Checklist for Camping
What are the key essentials for regular camping trips?
Toiletries, although you may be able to buy these items near your campsite. Check this out in advance, to save having to carry them with you.
A pop up gazebo is essential to provide you with living space, especially if your sleeping is a pod or a tent, which won’t give you much room.
Some people go to local pound shops to buy these items and find all they need under one roof. Others who are concerned about quality, prefer to buy online from a trusted retailer. You might like to do that in the case of the gazebo and the tent if you need one. It will give you a better choice. For toiletries, family size bottles of baby shampoo and soap are a good choice. They usually suit every family member.
Pack casual, comfortable clothes that are easy to wash and wear. Preferably in natural fibres like wool and cotton.
- Everyone must have a jacket and one sweater or cardigan in case the evenings are cool.
- Bring clothes which don’t need ironing.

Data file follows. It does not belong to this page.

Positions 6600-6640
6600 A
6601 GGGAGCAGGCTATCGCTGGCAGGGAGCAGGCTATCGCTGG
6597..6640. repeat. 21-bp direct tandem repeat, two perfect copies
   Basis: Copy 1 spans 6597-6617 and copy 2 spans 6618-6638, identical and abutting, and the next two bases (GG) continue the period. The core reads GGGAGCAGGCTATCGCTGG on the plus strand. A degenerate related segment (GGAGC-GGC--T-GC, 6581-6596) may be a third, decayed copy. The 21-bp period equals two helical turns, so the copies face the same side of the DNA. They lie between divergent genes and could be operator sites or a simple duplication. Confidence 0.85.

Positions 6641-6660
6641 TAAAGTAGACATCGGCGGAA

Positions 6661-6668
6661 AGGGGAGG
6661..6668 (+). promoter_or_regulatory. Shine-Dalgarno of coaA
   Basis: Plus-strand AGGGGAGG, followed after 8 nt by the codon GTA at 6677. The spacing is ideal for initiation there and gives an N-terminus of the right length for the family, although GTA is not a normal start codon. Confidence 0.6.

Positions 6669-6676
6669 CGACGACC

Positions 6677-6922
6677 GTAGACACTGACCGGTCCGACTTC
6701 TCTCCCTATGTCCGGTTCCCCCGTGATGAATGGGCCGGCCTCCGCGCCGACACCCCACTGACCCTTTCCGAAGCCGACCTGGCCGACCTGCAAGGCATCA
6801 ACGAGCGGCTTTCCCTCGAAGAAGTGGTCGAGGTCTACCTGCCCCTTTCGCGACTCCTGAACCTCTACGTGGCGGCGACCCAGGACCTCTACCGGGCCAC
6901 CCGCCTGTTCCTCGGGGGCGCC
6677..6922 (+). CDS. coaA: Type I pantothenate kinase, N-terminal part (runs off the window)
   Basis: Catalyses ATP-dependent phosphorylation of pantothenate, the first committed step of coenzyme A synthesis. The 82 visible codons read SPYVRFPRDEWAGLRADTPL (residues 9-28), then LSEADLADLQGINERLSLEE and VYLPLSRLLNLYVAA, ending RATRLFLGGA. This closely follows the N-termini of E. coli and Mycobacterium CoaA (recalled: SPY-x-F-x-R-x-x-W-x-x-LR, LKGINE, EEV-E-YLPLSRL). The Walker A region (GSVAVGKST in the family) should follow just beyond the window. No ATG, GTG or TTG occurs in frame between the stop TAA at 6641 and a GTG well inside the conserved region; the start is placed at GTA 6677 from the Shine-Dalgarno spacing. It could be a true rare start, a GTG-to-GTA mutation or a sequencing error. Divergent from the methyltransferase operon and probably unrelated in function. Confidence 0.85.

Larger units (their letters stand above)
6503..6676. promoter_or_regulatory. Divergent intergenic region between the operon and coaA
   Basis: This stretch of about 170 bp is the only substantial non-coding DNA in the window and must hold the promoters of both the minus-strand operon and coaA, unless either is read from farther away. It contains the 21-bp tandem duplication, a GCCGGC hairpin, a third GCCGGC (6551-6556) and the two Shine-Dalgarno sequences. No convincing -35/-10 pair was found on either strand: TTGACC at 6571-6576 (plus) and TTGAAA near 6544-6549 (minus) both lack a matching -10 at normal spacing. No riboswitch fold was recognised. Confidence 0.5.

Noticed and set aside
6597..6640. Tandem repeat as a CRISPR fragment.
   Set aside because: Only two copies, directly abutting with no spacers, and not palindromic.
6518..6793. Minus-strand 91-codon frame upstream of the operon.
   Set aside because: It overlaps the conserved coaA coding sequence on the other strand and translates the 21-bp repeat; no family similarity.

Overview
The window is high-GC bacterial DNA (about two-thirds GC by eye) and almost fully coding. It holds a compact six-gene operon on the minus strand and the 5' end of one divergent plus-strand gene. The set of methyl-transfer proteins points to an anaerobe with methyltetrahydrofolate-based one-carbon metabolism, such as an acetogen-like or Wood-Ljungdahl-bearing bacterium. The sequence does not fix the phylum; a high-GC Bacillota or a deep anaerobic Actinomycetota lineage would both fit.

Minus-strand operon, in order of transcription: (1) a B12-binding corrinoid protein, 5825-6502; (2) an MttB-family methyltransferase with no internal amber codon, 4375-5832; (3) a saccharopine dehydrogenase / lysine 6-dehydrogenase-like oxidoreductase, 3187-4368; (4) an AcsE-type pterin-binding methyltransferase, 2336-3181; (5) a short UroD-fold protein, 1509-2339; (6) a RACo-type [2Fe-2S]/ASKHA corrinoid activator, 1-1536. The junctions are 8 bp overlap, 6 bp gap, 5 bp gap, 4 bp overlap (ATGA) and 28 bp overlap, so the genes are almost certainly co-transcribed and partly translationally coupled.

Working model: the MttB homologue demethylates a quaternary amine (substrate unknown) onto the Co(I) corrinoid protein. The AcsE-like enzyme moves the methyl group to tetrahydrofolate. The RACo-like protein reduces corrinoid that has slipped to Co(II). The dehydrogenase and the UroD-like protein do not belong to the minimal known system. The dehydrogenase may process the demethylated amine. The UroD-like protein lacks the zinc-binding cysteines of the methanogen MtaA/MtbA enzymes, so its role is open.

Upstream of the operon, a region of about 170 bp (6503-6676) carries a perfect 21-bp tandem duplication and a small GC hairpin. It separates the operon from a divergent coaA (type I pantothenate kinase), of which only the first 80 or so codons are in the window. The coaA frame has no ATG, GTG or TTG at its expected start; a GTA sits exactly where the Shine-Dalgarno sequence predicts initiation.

- Find out about local laundry facilities in advance and check if you need to bring detergent.
Bring along at least two changes and a few extras for young children. If you must pack bedding, take sleeping bags, which are easier to manage. Bring at least one large towel for each family member.
Food and snacks
If you’re going by campervan, plan your meals in advance and fill up your fridge. Otherwise, learn about cooking and shopping options at your campsite.
- Get the groceries at your destination - what you’ll eat depends on your cooking facilities.
- If you must cook on a campfire, you may like to eat one meal out during the day.
- Use the campfire for toast and burgers, potatoes and eggs.
- Keep some energy bars handy.
Remember to bring tinfoil to wrap leftovers too.
Camping games with Kids
Board games and cards are good for rainy days (which hopefully won’t happen). Enjoyable activities for when it’s not raining include campfire skits, animal charades and scavenger hunts. If you're feeling daring you could also bring the Nerf Guns!